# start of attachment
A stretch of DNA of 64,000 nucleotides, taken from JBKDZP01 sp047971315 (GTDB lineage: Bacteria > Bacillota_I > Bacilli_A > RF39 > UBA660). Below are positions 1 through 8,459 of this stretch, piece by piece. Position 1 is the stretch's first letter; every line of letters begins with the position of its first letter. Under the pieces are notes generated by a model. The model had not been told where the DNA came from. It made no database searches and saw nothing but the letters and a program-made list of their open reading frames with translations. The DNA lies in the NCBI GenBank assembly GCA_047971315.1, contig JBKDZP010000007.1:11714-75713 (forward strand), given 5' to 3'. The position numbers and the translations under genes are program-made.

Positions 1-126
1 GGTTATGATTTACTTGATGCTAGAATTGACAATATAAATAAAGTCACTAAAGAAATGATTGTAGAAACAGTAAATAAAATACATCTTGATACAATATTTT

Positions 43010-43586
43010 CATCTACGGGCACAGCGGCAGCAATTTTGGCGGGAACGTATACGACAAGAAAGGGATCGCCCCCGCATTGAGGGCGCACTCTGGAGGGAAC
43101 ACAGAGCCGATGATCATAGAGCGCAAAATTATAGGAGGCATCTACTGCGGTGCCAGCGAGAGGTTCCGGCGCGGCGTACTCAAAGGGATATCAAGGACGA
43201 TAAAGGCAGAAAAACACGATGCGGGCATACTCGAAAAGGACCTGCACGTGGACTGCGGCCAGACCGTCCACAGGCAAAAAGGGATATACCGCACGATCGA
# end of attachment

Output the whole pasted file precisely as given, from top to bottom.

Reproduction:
A stretch of DNA of 64,000 nucleotides, taken from JBKDZP01 sp047971315 (GTDB lineage: Bacteria > Bacillota_I > Bacilli_A > RF39 > UBA660). Below are positions 1 through 8,459 of this stretch, piece by piece. Position 1 is the stretch's first letter; every line of letters begins with the position of its first letter. Under the pieces are notes generated by a model. The model had not been told where the DNA came from. It made no database searches and saw nothing but the letters and a program-made list of their open reading frames with translations. The DNA lies in the NCBI GenBank assembly GCA_047971315.1, contig JBKDZP010000007.1:11714-75713 (forward strand), given 5' to 3'. The position numbers and the translations under genes are program-made.

Positions 1-126
1 GGTTATGATTTACTTGATGCTAGAATTGACAATATAAATAAAGTCACTAAAGAAATGATTGTAGAAACAGTAAATAAAATACATCTTGATACAATATTTT

Positions 43010-43586
43010 CATCTACGGGCACAGCGGCAGCAATTTTGGCGGGAACGTATACGACAAGAAAGGGATCGCCCCCGCATTGAGGGCGCACTCTGGAGGGAAC
43101 ACAGAGCCGATGATCATAGAGCGCAAAATTATAGGAGGCATCTACTGCGGTGCCAGCGAGAGGTTCCGGCGCGGCGTACTCAAAGGGATATCAAGGACGA
43201 TAAAGGCAGAAAAACACGATGCGGGCATACTCGAAAAGGACCTGCACGTGGACTGCGGCCAGACCGTCCACAGGCAAAAAGGGATATACCGCACGATCGA